The rift between the two great Christian denominations runs like a tectonic fault-line along what is known as Orthodox crescent, starting in Greece and curving through Bulgaria and Romania to Ukraine and Belarus to Russia in the north east. On the one side there are the Orthodox Eastern Churches and on the other the Catholic Church and its offshoot the Protestant Church.
There are around 2.1 billion Christians in the world. Of these, somewhere between 10 and 15 per cent – estimates vary considerably - are Orthodox. Most Christians are Catholics, their number is estimated at 1.2 billion, and the rest are split between Protestantism’s 27,000 denominations. The ancient rifts between those branches are now threatening global stability and the prospect of long war.
The conflict could be traced back to the 451 Council of Chalcedon, during which the great rift between Christianity’s major wings began. At its heart was the debate over the use of unleavened bread when performing the Eucharist, a rite derived from the Last Supper when Jesus broke bread with his disciples during a Passover Seder. Western Christians preferred unleavened bread, whereas Eastern Christians opted for leavened bread. The debate has escalated over the centuries and is particularly difficult to resolve today as no one is quite sure what unleavened bread is but nobody wants to admit that they were wrong.
This division plagued the Church for a long time but stopped short from creating a full schism, until the debate about Christology, the true nature of Christ, took centre stage. Eastern Christians maintained the proposition that Christ has one human nature [physis] and one divine nature [physis], united with neither confusion nor division. Western Christians said the two natures were united without division but one shouldn’t rule out confusion and really Eastern Christians should learn to chill a bit.
This had the opposite effect as Eastern or Orthodox Christians became even more infuriated at the suggestion. But the straw that broke the camel’s back came with the debate about the precise Calendar to use in establishing the dates of Christian celebrations. Western Christians had for years been buying the normal calendar with the pictures of cats, and pictures of cats on the snow in the winter, but Orthodox Christians said it was unseemly and they need a classier calendar.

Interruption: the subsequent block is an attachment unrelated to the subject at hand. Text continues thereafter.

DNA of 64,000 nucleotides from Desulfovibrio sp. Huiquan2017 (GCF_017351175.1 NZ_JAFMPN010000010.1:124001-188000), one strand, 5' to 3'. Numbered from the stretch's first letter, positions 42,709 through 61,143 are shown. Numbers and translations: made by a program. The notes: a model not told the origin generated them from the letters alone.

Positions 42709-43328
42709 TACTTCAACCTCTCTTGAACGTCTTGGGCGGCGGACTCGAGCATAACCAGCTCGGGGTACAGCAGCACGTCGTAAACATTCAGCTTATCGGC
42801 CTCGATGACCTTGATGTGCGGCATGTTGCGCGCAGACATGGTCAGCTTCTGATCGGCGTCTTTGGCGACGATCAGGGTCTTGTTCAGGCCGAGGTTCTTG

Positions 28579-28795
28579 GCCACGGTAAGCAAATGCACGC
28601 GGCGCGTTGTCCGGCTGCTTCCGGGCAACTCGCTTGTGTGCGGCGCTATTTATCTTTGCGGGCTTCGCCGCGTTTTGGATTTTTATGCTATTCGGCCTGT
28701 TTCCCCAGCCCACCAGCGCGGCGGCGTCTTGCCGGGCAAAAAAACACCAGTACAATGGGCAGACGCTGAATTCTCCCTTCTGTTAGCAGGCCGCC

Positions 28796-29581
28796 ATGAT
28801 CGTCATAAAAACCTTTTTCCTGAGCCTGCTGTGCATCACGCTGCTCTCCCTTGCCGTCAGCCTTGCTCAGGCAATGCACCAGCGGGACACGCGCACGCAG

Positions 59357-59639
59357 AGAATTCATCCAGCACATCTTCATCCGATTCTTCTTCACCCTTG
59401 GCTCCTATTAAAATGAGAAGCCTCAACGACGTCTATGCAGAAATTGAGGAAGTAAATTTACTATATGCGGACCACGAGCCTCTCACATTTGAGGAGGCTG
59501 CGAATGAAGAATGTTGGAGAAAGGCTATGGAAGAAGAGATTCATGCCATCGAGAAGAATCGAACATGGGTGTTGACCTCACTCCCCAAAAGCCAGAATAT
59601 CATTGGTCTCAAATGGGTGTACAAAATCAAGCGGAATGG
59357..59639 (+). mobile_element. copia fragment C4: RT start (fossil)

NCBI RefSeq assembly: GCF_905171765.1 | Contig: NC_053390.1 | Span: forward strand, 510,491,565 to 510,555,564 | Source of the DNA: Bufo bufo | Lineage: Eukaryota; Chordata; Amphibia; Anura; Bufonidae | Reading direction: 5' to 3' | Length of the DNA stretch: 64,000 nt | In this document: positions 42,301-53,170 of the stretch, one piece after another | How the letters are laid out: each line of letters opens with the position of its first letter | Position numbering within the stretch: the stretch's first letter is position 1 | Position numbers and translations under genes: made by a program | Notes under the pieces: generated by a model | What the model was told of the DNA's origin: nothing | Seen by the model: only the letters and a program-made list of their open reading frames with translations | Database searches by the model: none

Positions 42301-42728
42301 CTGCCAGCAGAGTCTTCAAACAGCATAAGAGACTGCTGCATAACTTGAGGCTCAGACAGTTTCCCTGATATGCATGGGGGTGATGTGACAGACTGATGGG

The debate about the calendar could not be settled and it finally pushed the Churches towards full schism beginning in the year 1053 and escalating with a series of ex-communications, counter ex-communications and ex-ex-communications. The sack of Constantinople in 1204 during the fourth crusade fully sealed the schism and left a scar on the psyche of Orthodox Christians that has never healed.
Orthodox Christians around the world commemorate the sacking of Constantinople and Western treachery every year in a solemn religious ceremony during which they burn calendars with pictures of cats and shed tears for their slain martyrs. Catholics have for long frowned on these celebrations, what with them reminding everyone of their history, and indeed have banned them for long periods.
With the collapse of the Soviet Union and the revival of Orthodox Christianity in Russia and Eastern Europe, the stage was set for the return of this historic confrontation. Many Russians, including President Vladimir Putin himself, did not forget the role that the Papacy played in the collapse of the Soviet Union and the moral support it gave to the West. Symbolically Putin insisted on being photographed receiving leavened bread, a gesture that infuriated then President George W Bush who had was famously wheat-intolerant, as well as being generally intolerant.
As the situation escalated in Crimea, President Obama called Putin to discuss the situation and how to avert further escalation. Putin repeatedly insisted that Obama agree with the two natures of Christ being ‘united with neither confusion nor division’ but it was a step too far for Obama and one that would cost him dearly among the voters. The conversation broke down and Putin ordered a series of escalatory measures as a result.
The conflict in Ukraine is but one manifestation of this ancient rivalry that doesn’t show any signs of abating with time. Thousands of fanatics from both sides have already poured into Ukraine driven by the ancient hatreds that have plagued Christianity for so long. German Greens, Swedish Liberals and American Republicans are united in their desire to uphold Western Christianity while on the other side Russian volunteers are expected to be joined by Armenians, Cypriots, and Egyptian Copts as the conflict escalates into a defining confrontation at the heart of Christianity.
To most outsiders these disagreements about calendars and theological debates appear outdated and irrelevant. They prefer to talk instead of geopolitical and economic factors, obscuring the role of the ancient East-West schism in the process. But the reality is that Ukraine, and probably other countries too, will become the stage for a proxy war between those rival power, with Russia on the one side representing Orthodox Christianity and the US on the other leading the Western Christian alliance. Can we stop this descent into madness? Let’s pray.
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